Today: A report from The Information contends eBay is telling some PayPal job candidates that he company may be spun off, pushing stock higher. Also: Earnings reports from Silicon Valley software companies Salesforce and Intuit.

The Lead: eBay now considering spinning off PayPal, report says

Just a few months after fending off activist investor Carl Icahn's aggressive call to spin off PayPal, eBay is bringing up the idea in interviews with candidates for the top job at its payments company, according to a Thursday report.

Two unnamed sources told subscription news website The Information that eBay is suggesting PayPal could become an independent entity within a year while trying to replace David Marcus at the helm of its payments arm. The report juiced eBay's stock Thursday, sending it 4.7 percent higher to $55.89.

PayPal, which eBay acquired for $1.5 billion in 2002, is the fastest growing segment of eBay's business and could soon account for half of the San Jose e-commerce giant's revenues.

Icahn launched a campaign to have the company spin off its online-payments business in January, and reportedly bought up more than $1 billion in eBay stock while publicly attacking CEO John Donahoe and board members such as venture capitalist Marc Andreessen. Icahn's push attracted high-profile backers including PayPal co-founder Elon Musk, who has gone on to found Tesla Motors and SpaceX.

After nearly three months of acrimonious public exchanges between eBay and Icahn, the two sides settled their differences, with eBay nominating an Icahn-approved board member and Icahn agreeing to drop his proposal to split off PayPal.


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Even at that time, however, not everyone believed the issue had been put to rest.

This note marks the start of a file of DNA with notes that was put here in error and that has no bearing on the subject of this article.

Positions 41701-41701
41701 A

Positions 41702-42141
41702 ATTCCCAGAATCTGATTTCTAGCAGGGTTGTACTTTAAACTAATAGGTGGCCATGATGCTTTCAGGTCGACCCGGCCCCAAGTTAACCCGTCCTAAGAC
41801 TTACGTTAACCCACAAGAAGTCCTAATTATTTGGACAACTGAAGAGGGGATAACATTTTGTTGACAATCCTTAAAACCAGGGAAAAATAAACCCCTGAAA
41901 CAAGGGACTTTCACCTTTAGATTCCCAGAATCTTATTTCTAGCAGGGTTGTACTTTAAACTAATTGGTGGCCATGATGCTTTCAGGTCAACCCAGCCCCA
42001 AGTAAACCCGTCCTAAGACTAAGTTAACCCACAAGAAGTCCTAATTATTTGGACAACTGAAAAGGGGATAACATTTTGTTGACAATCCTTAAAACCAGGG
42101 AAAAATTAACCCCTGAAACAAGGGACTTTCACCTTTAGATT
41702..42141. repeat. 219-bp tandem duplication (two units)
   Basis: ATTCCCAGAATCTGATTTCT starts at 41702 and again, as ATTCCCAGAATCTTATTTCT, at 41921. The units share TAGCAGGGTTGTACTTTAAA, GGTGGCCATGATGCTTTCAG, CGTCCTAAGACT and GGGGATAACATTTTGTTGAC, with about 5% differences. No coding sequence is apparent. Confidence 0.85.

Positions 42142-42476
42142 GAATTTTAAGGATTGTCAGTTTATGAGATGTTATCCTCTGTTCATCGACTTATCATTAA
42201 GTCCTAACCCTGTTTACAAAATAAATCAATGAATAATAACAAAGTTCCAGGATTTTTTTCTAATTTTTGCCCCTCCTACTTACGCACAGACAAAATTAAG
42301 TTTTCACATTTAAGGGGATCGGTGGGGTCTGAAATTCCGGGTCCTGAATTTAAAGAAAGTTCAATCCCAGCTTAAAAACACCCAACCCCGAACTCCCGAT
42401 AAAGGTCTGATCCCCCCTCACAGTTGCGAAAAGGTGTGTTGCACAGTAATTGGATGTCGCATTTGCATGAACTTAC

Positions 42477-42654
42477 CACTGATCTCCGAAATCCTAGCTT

"Just because Carl Icahn struck this agreement doesn't mean the issue won't continue and someone else won't carry the mantle," S&P Capital IQ analyst Scott Kessler told this newspaper at the time. "The situation is not completely over."

In a Thursday statement, eBay did not categorically deny interest in a PayPal spinoff, which it had previously described as "not a good idea" in sparring with Icahn.

"The board will continue to assess all alternatives to create that long term (shareholder) value and to enhance the growth and competitive positions of both eBay and PayPal," spokeswoman Amanda Miller said in an email. "This position has not changed."

If eBay were to spin off PayPal, it would not be the first time a Silicon Valley company has fended off the investor's demands only to later follow the suggested path: After Apple denied Icahn's calls for greater investor return of cash, it increased its share repurchases beyond already-record levels earlier this year.

PayPal has been undergoing a transformation in the past year, including the $800 million acquisition of Braintree, which facilitates payments for other companies and came with consumer-facing payments offering Venmo. That acquisition helped fuel a new service introduced this week that allows one-touch payments from mobile applications, which eBay hopes will boost PayPal's adoption by small businesses.